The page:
Stress-induced ulcer bleeding in critically ill patients.
Gastroenterol Clin North Am. 2009 Jun;38(2):245-65
Authors: Ali T, Harty RF
Increased knowledge of risk factors and improved ICU care has decreased the incidence of stress-related bleeding. Not all critically ill patients need prophylaxis for SRMD and withholding such prophylaxis in suitable low-risk candidates is a reasonable and cost-effective approach. Mechanical ventilation for more than 48 hours and coagulopathy are the main risk factors for stress-induced upper GI bleeding. Although intravenous H2RAs can prevent clinically important bleeding, their benefits seem to be limited by the rapid development of tolerance. The availability of intravenous formulations of PPIs makes it possible to critically compare their prophylactic efficacy and safety to different classes of acid-suppressive agents, such as H2RAs, in critically ill patients. The appropriate dose of PPI and the role of newer PPI formulations need to be further defined along with proposed guidelines for the use of intravenous and oral/enteral formulations of PPIs in patients at risk for stress-related mucosal damage.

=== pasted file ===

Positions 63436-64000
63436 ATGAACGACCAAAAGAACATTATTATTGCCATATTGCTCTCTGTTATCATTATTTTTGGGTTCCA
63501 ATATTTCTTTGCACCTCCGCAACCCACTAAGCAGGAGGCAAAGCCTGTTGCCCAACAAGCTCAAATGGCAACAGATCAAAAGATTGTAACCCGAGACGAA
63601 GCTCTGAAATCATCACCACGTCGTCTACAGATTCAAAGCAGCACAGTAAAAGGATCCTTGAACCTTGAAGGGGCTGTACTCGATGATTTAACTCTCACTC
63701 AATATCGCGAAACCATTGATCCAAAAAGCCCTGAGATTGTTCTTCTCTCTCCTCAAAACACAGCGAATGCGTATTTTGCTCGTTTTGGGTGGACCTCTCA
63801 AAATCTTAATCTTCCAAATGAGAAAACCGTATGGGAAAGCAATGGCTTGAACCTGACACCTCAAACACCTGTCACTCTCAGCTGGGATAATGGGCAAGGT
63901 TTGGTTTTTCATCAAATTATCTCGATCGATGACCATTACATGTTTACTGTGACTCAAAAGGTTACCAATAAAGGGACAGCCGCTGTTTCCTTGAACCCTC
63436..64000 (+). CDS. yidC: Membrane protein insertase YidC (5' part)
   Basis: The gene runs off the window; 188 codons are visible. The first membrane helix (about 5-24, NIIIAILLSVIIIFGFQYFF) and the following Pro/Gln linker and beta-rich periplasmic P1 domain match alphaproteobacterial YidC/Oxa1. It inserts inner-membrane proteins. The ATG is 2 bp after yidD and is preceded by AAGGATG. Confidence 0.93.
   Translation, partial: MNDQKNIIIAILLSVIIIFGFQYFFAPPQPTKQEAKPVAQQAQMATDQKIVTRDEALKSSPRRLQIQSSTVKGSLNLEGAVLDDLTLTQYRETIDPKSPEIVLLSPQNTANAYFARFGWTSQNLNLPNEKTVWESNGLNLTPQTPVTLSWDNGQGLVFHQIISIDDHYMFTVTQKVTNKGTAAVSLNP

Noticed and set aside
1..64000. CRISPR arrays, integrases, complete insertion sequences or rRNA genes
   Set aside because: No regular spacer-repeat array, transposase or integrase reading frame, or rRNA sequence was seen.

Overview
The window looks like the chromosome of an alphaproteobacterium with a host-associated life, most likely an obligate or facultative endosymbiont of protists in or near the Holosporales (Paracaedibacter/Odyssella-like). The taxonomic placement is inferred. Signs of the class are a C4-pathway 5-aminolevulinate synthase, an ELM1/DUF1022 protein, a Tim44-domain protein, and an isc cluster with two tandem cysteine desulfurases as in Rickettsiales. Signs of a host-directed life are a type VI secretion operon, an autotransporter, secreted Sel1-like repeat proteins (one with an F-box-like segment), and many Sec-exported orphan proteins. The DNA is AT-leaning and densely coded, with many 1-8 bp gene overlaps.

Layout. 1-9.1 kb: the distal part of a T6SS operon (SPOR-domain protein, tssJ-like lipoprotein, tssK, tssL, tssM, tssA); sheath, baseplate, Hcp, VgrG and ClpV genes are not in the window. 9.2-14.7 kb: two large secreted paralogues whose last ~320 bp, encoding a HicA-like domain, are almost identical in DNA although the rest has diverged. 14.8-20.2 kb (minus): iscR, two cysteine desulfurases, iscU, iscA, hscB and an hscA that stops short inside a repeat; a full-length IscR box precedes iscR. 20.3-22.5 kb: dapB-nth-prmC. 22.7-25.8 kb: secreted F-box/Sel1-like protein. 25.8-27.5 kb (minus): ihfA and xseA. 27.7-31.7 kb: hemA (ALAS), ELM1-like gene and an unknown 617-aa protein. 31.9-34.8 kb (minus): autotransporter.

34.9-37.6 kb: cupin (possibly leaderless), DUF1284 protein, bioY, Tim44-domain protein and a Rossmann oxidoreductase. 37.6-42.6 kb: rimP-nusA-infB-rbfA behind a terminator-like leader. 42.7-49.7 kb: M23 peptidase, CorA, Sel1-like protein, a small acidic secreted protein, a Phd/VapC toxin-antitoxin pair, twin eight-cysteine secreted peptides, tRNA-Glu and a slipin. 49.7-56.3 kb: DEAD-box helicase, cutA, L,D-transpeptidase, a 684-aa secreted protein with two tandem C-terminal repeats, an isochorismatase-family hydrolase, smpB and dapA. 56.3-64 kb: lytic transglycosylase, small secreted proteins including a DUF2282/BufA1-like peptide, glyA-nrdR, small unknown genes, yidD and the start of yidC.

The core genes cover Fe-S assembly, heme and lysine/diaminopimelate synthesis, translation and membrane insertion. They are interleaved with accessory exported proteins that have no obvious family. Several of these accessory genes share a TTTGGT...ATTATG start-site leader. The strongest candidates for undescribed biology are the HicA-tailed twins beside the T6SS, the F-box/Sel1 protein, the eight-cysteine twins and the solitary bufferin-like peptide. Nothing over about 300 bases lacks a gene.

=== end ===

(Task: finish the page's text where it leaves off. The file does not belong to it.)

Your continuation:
PMID: 19446257 [PubMed - indexed for MEDLINE]